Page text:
This harp is typical of examples from the 14th century - On 62% of samples the neck and the pillar are joined equally (as in this example) with 19 dominant pillars and only 2 dominant necks. 77% of the soundboards were flat, with 20% appearing to bulge. Nine of the harps appeared to show plugs or brays. 33% of the harps had soundholes, and five had zoomorphic decoration.

57% of the harpers from this period were seated, with 25% standing, and in 50% the harps were leaning against the left shoulder with 30% against the Right. Finger positions were mostly up at 57% , level at 16%, and down at 6.7%. In most examples 4 fingers appear to be being used for playing.

There were 22% examples of tuning keys and tuning, with 19 bags.

These harpers when in an ensemble were shown with a dancer, recorder, 3 bagpipes, 4 fiddels, 3 citoles, 3 psalteries, 4 percussion, cittern, lute, bells, brass and portative organ.

MAP of 14th century harps-

If you click on the map, this links to an inter-active map where you can click on individual examples to find out more details of each harp.

It's interesting to see that there is a flourishing of harps in East Anglia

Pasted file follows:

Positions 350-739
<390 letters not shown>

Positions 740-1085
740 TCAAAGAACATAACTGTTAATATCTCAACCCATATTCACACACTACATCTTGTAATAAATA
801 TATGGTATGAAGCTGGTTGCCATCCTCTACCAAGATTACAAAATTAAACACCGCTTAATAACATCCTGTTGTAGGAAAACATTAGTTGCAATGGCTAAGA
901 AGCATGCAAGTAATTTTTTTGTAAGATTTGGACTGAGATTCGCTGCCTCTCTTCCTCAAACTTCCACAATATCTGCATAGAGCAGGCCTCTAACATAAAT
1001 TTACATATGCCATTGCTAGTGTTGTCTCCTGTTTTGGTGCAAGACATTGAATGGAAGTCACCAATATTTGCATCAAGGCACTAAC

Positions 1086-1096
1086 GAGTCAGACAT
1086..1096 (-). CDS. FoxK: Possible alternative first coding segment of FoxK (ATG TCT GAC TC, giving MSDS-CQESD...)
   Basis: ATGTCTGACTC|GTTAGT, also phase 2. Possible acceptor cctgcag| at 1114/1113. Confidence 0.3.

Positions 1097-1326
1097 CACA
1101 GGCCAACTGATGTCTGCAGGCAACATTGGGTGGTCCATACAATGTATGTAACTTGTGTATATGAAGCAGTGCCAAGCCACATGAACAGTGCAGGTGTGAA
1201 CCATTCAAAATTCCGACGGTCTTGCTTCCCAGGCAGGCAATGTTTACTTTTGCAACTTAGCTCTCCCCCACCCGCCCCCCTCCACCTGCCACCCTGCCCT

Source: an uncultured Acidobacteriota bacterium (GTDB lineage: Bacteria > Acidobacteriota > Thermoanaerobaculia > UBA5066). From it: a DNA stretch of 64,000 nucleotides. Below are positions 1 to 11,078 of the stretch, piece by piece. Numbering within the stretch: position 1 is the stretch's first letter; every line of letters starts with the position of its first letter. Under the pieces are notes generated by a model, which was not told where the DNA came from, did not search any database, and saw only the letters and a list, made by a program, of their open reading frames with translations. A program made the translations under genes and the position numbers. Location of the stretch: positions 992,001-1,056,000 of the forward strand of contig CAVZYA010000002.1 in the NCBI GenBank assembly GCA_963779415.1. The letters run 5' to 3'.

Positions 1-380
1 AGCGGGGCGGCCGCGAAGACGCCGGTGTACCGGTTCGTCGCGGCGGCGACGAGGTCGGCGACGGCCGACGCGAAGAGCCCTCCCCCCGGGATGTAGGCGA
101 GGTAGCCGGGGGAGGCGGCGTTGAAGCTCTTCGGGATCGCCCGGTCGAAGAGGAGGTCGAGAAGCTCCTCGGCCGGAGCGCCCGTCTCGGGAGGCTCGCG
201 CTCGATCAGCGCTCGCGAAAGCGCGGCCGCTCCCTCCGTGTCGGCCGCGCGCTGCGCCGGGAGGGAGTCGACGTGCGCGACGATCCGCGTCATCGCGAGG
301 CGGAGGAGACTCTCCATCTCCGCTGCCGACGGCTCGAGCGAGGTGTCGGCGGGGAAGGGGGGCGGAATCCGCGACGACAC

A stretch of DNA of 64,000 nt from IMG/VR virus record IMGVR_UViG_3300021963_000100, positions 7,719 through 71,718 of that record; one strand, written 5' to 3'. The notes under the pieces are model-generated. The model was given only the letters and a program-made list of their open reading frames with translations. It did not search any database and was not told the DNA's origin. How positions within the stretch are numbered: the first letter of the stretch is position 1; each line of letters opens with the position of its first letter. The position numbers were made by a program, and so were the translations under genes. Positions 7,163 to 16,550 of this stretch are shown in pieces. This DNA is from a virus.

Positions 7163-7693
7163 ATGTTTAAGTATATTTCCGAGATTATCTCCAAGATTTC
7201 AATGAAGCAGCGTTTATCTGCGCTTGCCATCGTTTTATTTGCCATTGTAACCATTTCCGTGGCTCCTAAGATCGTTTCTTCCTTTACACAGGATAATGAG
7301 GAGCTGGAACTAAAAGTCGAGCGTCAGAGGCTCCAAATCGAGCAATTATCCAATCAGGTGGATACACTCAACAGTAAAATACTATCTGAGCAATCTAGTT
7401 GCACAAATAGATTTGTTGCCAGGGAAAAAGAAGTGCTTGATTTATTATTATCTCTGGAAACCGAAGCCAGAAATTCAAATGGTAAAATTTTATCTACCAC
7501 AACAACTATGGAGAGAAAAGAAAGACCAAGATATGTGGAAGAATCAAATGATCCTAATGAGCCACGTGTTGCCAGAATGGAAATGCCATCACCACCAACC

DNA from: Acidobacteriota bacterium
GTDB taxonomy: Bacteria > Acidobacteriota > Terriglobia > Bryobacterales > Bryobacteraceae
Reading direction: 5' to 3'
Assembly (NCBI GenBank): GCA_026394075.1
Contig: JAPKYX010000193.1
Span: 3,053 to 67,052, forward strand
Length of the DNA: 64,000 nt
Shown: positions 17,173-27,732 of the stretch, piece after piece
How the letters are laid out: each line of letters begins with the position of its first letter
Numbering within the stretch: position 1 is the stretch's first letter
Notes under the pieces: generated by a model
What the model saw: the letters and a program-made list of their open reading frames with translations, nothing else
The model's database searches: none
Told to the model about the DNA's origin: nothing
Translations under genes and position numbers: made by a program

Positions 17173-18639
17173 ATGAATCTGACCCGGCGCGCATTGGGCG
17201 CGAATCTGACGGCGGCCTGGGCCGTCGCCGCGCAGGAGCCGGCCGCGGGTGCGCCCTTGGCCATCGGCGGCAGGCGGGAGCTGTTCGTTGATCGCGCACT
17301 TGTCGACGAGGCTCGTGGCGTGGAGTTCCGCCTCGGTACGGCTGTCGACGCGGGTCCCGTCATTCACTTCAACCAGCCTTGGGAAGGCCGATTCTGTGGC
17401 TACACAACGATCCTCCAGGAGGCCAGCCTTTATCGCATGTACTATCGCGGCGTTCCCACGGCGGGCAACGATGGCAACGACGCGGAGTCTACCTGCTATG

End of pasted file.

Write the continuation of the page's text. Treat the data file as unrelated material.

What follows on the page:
and in the Cheshire areas at this time.

15th century

Left: Manchester cathedral, Roof Angel, 15th century

50 examples were analysed.

This harp is typical of examples from the 15th century - On 54% of samples the pillar is dominant, with 7 with equal joints and only 2 dominant necks. Harps first started to evolve into taller slimmer shapes typical of the Renaissence as early as the 14th century, but became more common as time progressed, as seen in this example. Nearly all of the soundboards were flat, and only five of the harps appeared to show plugs or brays. Only 2 of the harps had soundholes, and only one had zoomorphic decoration. Pillars became pointed at the top as seen here, in many instances. Scrolls at the top of the pillar, both forwards and backwards were also widespread and popular.

32% of the harpers from this period were standing, 28% were seated, and in 26% the harps were leaning against the right shoulder with 20% against the left. Finger positions were mostly level at 28%, up at 26% and down at 6% and . In most examples 4 fingers appear to be being used for playing.

There was only one example of a tuning keys and none tuning, with no bags.

These harpers when in an ensemble were shown with other harps, bagpipes, singers, 2 citterns, psaltery, 2 fiddels, bells, keyboard, horn, pipes, 3 portative organs and a lute.

MAP of 15th century harps-